19. Any legendary lost treasures I could be looking for? There are 3 ancient places that house untold riches and magical artifacts. These are Hagran Rockdale, the Spire of Kradnick Hills, and the Ruins of Fraywood. These locations are located in the Lowerlands and are said to contain vast treasure hoards.  Each of these locations contains at least one storied artifact.

Hargran Rockdale is an ancient gnomish craft workshop next to the city of Timid Fork, a gnome settlement now in ruins. It is rumored to house great treasure including the  Bark of Logan – an artifact that is said to have properties similar to the fabled fountain of youth.

The Spire of Kradnick Hills is a ruined temple that sunk into the ground when the hills finally succumbed to the encroaching swamp. The temple was a proving ground for the Hands of Justice, a group of paladins who followed the teachings of Brindalia the Wise, a devout paladin of Nedenoe (Bringer of Light; one of the old gods).  Within the temple ruin is said to rest the Ring of  Mitya, a powerful magical piece said to bring flight to deserving wearers.

Historians believe that the Ruins of Fraywood are the remnants of the fabled Seminary of Saint Abdar and that the Mask of Hamman can be found deep within the rubble. The Mask can only be found and worn by the chosen one. Many an adventurer has sought the mask and never returned; scholars shrug and conclude that the seeker must not have been the chosen one. Speculation abounds regarding the actual power of the mask, but many believe it to grant the power to control dragons.

20. Where is the nearest dragon or other monster with Type H treasure? In this case type H is a true treasure hoard with piles of coinage and abundant magical items. It’s not exactly close, but the Lowerlands contain a place called Lonely Fall in the Quilted Hills. It is said to be the home of Gundisalvis, a huge Brass Dragon of indeterminate age. Since Brass Dragons are so greedy and this one is so old (you presume, due to its size), one would expect to find a vast hoard in its lair.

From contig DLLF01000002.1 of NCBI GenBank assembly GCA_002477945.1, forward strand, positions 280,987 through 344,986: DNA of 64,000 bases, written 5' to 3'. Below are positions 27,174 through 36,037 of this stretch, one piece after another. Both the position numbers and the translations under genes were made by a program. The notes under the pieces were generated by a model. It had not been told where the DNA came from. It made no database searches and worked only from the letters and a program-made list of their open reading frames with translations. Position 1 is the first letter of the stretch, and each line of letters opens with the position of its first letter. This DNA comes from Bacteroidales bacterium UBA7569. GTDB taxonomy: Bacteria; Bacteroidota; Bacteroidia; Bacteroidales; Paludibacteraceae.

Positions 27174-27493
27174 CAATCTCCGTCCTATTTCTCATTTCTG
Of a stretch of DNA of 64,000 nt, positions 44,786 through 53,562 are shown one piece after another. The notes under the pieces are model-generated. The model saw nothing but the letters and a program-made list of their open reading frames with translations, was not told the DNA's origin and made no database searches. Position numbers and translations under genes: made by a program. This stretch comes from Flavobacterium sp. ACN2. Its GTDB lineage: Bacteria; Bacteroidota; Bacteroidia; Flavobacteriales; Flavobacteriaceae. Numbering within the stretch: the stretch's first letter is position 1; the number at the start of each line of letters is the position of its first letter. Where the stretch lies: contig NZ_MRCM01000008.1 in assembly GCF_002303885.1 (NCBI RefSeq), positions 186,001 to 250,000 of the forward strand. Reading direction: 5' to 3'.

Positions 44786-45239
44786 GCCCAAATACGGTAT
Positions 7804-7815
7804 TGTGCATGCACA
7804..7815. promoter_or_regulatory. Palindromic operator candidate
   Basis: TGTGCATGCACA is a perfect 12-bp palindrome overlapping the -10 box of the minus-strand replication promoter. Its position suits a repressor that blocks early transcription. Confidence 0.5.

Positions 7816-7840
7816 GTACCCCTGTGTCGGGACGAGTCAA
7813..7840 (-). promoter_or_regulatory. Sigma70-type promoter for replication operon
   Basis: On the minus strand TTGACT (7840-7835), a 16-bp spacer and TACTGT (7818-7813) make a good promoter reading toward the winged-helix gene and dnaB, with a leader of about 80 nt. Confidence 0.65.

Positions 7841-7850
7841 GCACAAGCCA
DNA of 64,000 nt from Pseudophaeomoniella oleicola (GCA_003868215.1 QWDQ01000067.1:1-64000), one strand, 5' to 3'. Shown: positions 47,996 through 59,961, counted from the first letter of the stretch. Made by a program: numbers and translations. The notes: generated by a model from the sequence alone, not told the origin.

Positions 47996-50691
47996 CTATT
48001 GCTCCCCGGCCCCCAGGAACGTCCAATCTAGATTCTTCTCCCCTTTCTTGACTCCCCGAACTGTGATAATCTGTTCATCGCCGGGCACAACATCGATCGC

That’s it – what do you think of how this setting is shaping up? I didn’t mention the pirates nor how people travel from one Pillar to the next because, honestly, I haven’t figured out those elements yet. So what’s next? A map I am working on right now and a basic description of the setting, which I will post up here as soon as I get them done.

Until next time, I wish you good gaming!

~DMSamuel

About

DM Samuel is the Editor-in-Chief here at RPG Musings as well as the podcast editor for The Tome Show. He is also a host of the gaming podcast Play on Target. He plays all manner of role-playing games and boardgames and continues to learn new games all the time (and new things about old games, too). Sam lives in Upstate New York with his wife and their game collection. You can follow him on twitter @DMSamuel.

3 Responses to “Twenty Questions About The Eleven Pillars”

  • […] fourth post in my series exploring the creation of my new campaign setting, The Eleven Pillars. The first post answers some important questions about the setting, while the second post provided a map and some […]

  • […] wherein I am creating a new setting before your very eyes. Here are the links to the previous posts; Part I: 20 Questions about the Eleven Pillars, Part II: Eleven Pillars Map and Notes, Part III: The Fraywood and its Dominant Creature, […]

  • This looks really good! I’m planning a binge to look through the rest of your campaign setting stuff now :)